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Gradual, painless, increasingly blurred or double vision.

Halos or blurriness around lights. Vision may actually be better in dim light, since bright light causes the pupil to constrict, restricting the passage of light to the part of the lens most affected by a cataract.

Increased sensitivity to light and glare.

Dulled color perception.

Temporary improvement in near vision (patient may no longer need reading glasses for a brief period).

Frequent changes in eyeglass or contact lens prescriptions.

Difficulty driving at night or in bright light.

Yellowish or milky white appearance of the lens in advanced cases.

When To Call Your Doctor

See an ophthalmologist for any vision problems.

What Is It?

A cataract is a loss of transparency in the normally clear lens of the eye. At first, a small, hazy spot may appear in the field of vision. Gradually (often over a period of years), as the lens grows more opaque, vision becomes more blurry, especially at night or in very bright light. In the United States, about 75 percent of all people over age 60 show some signs of cataracts. Advanced cases are easily treated with surgery (although most patients can postpone surgery for years).

What Causes It?

Aging is the single greatest risk factor for cataracts, as cumulative exposure to the sun’s ultraviolet rays over a lifetime appears to be a primary cause.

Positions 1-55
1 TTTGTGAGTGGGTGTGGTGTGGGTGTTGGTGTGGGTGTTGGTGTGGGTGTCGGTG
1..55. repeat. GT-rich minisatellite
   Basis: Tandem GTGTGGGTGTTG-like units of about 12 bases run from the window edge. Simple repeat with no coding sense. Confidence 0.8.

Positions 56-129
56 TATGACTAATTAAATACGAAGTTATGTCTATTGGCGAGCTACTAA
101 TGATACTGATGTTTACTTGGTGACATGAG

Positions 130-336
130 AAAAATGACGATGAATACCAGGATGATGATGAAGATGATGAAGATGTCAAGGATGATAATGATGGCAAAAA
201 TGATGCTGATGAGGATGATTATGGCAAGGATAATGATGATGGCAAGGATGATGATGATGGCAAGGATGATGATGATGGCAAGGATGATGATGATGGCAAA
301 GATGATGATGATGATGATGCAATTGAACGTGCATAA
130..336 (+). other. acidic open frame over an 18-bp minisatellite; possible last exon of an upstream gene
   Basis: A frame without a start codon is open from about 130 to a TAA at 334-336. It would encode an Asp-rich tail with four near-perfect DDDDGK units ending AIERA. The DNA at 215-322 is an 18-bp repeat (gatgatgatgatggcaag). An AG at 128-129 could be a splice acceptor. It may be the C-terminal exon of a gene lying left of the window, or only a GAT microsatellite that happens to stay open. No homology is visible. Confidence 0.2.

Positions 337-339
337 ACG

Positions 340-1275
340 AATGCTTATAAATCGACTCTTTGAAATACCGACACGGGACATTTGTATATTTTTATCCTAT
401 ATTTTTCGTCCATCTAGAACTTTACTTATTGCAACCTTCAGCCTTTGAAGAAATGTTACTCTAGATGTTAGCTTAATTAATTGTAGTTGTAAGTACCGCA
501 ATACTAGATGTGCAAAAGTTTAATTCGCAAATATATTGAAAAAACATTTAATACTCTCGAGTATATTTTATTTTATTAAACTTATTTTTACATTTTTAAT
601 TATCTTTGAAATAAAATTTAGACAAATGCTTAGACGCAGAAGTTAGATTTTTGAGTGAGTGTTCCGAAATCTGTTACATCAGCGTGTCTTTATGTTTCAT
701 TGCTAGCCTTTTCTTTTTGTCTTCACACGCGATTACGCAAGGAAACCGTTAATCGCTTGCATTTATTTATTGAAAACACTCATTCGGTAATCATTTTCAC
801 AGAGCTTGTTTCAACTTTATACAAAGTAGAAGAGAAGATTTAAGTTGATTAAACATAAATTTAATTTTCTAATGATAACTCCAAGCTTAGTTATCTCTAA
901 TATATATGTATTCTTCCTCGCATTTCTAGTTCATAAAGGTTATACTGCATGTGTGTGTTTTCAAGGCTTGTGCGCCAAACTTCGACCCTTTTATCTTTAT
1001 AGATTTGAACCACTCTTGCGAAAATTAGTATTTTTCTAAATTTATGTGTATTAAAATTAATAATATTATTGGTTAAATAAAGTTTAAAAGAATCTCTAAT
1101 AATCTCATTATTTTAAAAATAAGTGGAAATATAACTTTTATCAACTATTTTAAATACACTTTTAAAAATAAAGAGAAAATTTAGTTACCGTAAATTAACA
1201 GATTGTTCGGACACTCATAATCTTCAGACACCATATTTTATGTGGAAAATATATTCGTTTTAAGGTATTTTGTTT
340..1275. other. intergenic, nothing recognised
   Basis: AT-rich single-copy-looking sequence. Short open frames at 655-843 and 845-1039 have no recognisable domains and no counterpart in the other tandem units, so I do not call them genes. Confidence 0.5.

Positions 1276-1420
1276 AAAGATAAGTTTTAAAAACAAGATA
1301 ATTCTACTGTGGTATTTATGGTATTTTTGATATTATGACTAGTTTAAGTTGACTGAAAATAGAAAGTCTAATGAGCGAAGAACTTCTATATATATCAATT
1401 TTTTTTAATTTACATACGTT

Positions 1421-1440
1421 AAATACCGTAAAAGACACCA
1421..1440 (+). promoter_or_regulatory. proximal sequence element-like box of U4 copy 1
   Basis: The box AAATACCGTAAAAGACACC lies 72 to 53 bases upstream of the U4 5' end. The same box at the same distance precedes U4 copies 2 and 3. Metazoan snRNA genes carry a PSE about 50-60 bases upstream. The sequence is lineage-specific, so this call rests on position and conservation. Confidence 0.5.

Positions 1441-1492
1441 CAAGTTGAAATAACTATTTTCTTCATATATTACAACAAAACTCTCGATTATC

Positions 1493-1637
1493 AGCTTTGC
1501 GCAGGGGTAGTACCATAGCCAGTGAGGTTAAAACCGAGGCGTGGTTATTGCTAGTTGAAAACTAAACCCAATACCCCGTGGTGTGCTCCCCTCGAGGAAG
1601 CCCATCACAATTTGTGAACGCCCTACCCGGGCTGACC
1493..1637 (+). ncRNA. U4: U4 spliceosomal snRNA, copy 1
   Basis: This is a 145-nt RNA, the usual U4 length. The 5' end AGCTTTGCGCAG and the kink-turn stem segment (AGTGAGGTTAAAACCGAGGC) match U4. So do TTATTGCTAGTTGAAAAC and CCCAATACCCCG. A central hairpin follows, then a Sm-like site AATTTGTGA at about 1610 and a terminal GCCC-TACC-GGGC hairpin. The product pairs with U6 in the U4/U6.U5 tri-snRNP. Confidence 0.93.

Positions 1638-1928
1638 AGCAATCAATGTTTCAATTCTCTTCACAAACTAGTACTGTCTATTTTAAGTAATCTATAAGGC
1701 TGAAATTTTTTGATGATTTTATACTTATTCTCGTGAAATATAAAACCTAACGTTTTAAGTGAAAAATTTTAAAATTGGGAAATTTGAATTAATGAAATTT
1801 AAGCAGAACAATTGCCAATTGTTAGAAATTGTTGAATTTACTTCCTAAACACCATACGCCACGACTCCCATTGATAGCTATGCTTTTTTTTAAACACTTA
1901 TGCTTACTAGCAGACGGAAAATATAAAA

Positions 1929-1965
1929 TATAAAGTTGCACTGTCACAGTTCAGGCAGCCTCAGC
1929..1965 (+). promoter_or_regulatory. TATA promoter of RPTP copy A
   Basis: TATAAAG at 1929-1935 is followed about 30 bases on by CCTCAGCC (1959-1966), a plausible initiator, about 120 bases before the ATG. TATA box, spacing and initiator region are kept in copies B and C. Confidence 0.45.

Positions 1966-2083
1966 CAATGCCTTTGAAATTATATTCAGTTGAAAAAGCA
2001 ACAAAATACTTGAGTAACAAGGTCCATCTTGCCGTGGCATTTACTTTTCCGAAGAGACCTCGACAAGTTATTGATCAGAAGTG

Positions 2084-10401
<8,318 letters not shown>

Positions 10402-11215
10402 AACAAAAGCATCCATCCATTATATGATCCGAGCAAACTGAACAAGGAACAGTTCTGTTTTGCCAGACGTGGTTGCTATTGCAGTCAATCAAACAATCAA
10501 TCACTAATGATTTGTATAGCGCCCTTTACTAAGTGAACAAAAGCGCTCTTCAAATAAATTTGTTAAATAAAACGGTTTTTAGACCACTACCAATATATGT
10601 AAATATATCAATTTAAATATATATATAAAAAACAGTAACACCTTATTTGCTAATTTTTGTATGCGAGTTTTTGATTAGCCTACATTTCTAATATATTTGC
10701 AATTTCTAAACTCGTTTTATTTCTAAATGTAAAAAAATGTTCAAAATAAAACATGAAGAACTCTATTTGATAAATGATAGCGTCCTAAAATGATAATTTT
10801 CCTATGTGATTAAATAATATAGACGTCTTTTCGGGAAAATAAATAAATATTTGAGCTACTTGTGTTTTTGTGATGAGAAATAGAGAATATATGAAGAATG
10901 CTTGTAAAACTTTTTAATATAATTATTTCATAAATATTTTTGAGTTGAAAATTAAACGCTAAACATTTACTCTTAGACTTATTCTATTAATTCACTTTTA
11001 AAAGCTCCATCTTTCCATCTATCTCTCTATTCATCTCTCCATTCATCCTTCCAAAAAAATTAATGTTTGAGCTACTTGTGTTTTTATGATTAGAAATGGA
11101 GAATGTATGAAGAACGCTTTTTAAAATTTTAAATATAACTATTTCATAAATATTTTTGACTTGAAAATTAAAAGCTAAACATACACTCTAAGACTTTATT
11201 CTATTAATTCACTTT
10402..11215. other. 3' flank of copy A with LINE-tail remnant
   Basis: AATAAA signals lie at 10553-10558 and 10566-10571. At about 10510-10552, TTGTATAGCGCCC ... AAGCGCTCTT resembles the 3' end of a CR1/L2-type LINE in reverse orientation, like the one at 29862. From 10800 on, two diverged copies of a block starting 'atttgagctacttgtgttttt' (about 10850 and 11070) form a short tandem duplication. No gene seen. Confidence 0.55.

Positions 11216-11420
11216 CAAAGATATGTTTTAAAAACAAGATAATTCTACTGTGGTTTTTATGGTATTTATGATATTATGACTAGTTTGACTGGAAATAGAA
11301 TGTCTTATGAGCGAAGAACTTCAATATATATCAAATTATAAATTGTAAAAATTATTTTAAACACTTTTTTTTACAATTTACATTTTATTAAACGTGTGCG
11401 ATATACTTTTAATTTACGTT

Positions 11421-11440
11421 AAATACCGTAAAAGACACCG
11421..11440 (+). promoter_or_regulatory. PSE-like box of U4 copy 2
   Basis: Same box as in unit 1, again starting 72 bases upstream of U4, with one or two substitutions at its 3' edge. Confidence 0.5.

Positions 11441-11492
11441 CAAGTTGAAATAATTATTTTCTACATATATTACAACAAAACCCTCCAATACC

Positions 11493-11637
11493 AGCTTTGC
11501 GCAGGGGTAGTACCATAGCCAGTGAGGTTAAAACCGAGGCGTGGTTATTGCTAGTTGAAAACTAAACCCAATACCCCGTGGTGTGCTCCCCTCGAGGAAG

Exposure to radiation, including x-rays and microwaves, may promote cataracts.

Physical injury to or inflammation of the eye (for example, uveitis or iritis) may lead to cataracts.

The long-term use of corticosteroid drugs, hereditary factors, and birth defects may be contributing factors.

Cataracts may occur at a younger age in people with diabetes mellitus.


Wear sunglasses marked "general purpose" or "special purpose," or those that indicate they block at least 95 percent of ultraviolet-B (UVB) rays.


Eye examination by an ophthalmologist.

How To Treat It

To minimize glare outdoors, wear a wide-brimmed hat and amber-tinted sunglasses.

Indoors, use floor or desk lamps with incandescent bulbs instead of ceiling or fluorescent lights. Avoid pinpoint halogen lights, which cause the pupils to constrict. Installing dimmer controls is advised.

When reading, try large-print books and newspapers.

Surgery (successful in 95 percent of cases) is the only cure for cataracts. It can often be postponed indefinitely but is advised when cataracts interfere with normal activities. During the operation the lens is removed and replaced with a plastic intraocular lens implant. (Special contact lenses or eyeglasses may be used when an implant is ruled out.)


From Johns Hopkins Symptoms and Remedies, the complete home medical reference. You can order this book now on our secure server.




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